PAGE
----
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cultural identity

It took a residency in Toronto for Kathmandu-based photographer NayanTara Kakshapati to wrap her head around a vital question: What does it mean to be Nepalese? The results of her stay, the exhibit Being Nepali, recently opened at Gallery 44, which hosted her for a month late last year in collaboration with the South Asian Visual Arts Centre.

The question of identity is a central concern to many Nepalese as the country continues its rocky transition from monarchy to federalist democracy. It is in the midst of a blockade along the southern border, where a movement in the Madhesi community has been protesting against the passing of a new constitution last September; provincial boundaries and proportional representation in parliament are among their concerns. Nepal is running short on fuel, medicine and other essential supplies, while the blockade is also straining relations with India, its southern neighbour.

The Globe and Mail spoke to Ms. Kakshapati about her exhibition, Nepalese identity and finding inspiration nearly 12,000 kilometres from home:

I was born and brought up in Kathmandu. I have always been aware of my mixed ethnic identity, always aware of how I felt who I am. My father is Newar and my mother is Gurung. And of course there are issues of class and gender. Nepal may be a small country, but it’s very diverse, with more than 102 ethnic groups that make up the population of over 27 million.

On top of that, we had been a monarchy for 240 years. In 2008, the king was made to step down and we had democratic elections. It’s natural for a new system to have growing pains during this process of transformation, when people are trying to figure out where they fit in.

Six years ago, I started working on a series of photos called Being Nepali in the new Democratic Republic of Nepal. I travelled to different parts of Nepal and photographed people – just headshots. I had this idea of stripping them bare, getting rid of any cultural identifiers.

Then in 2011, I started archiving old family photos, and that’s grown into the Nepal Picture Library. It now includes images and oral history. It’s a DIY project – we are not trained archivists, but I wanted to build an inclusive history.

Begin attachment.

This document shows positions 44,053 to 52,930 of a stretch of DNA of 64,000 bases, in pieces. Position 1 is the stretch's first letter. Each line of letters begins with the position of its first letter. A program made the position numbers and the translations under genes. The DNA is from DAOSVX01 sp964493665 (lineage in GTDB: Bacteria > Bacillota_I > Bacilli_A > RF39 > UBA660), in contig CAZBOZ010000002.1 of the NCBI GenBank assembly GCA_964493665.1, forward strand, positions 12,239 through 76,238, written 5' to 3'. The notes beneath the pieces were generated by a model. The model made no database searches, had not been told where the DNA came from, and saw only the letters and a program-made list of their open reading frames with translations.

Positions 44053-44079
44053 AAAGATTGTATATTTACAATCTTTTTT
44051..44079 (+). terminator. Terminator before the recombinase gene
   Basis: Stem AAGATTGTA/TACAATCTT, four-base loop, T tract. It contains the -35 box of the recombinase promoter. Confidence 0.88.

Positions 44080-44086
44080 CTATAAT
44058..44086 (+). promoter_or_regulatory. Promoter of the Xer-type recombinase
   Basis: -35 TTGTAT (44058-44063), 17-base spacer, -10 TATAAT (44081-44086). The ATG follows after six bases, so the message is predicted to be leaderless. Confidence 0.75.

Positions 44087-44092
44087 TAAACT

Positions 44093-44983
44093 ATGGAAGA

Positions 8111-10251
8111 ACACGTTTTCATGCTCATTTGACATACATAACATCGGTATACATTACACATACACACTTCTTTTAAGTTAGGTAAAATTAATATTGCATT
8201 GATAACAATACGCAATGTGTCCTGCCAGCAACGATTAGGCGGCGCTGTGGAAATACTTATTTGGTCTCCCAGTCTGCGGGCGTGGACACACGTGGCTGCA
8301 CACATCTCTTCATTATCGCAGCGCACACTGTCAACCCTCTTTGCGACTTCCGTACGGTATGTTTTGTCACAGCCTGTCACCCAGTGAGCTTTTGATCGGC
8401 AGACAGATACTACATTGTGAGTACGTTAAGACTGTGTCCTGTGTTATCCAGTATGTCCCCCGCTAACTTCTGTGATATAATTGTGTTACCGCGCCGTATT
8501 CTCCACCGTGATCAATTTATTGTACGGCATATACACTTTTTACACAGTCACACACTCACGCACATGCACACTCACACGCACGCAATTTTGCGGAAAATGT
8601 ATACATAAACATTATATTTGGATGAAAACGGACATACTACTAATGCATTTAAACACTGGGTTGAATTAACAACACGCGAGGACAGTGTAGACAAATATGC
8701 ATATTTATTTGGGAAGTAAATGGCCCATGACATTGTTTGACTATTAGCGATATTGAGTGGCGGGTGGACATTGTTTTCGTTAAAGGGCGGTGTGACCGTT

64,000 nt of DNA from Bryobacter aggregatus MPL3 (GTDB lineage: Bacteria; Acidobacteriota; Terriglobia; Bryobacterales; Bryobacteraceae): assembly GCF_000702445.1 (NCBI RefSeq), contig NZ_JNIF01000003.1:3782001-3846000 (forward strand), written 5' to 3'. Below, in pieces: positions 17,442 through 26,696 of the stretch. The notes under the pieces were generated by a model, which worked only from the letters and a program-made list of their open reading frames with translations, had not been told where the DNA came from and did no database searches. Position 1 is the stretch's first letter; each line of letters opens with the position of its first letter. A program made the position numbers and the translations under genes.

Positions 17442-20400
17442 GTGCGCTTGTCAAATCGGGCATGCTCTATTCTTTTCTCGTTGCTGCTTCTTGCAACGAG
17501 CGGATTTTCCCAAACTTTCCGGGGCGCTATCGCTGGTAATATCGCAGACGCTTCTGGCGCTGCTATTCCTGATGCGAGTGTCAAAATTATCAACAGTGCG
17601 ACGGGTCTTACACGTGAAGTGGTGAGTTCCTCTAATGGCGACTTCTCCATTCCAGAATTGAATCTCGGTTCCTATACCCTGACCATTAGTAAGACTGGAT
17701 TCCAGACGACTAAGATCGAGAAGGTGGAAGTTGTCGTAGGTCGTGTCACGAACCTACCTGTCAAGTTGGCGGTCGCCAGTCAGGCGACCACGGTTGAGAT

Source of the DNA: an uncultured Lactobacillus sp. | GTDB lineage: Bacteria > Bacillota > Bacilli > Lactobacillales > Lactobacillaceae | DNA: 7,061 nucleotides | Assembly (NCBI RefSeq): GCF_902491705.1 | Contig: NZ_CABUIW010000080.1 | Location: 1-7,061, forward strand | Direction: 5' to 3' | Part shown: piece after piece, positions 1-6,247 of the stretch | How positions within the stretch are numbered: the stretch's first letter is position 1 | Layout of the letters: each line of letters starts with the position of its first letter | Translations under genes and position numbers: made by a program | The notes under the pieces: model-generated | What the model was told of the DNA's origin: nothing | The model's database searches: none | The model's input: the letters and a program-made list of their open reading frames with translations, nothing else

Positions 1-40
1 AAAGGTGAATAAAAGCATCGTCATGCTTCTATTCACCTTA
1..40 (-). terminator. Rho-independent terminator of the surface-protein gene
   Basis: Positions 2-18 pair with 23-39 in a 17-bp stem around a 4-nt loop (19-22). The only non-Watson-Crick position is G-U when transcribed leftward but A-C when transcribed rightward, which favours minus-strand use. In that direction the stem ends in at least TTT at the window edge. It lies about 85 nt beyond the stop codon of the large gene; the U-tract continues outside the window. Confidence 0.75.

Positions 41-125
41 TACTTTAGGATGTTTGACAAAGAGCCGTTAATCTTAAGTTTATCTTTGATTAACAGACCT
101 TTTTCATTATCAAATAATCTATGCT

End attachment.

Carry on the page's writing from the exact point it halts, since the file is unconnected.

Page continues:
I had been so busy in the day to day of all these projects in Kathmandu that I hadn’t had a chance to reflect on what this all means. Being here in Toronto has been like being in a bubble. It’s allowed me the time and distance to dig into all this material and make sense of it as one body of work; to bring a new historical context to this idea of being Nepali. I had the opportunity to visit the Ryerson Image Centre and check out the Black Star Collection. Looking at that, and other collections from around the world, has inspired me to think about the value of an archive, and how it can add to a contemporary narrative.

For this Being Nepali exhibit, I’ve combined images from the 2010 photo series, from the Nepal Picture Library and found images. I have also incorporated journalling in the exhibition, and I have been getting some very personal accounts. There’s an older woman who was a housewife in Nepal before immigrating to Canada. She writes about her life now, as a working mom, and how her identity has changed. There are younger Nepali people who have written about what it means to be Nepali in a diaspora context. Last weekend, we had a group writing activity: I asked people to come with family photos and share their personal stories. When we think of photos, we’re trying to catch the present. But working with archival material, family histories, personal histories, you get a sense that there’s a larger timeline for the idea of identity.

Being Nepali runs until Feb. 6 at Gallery 44, 401 Richmond St. W.,

This interview has been edited and condensed.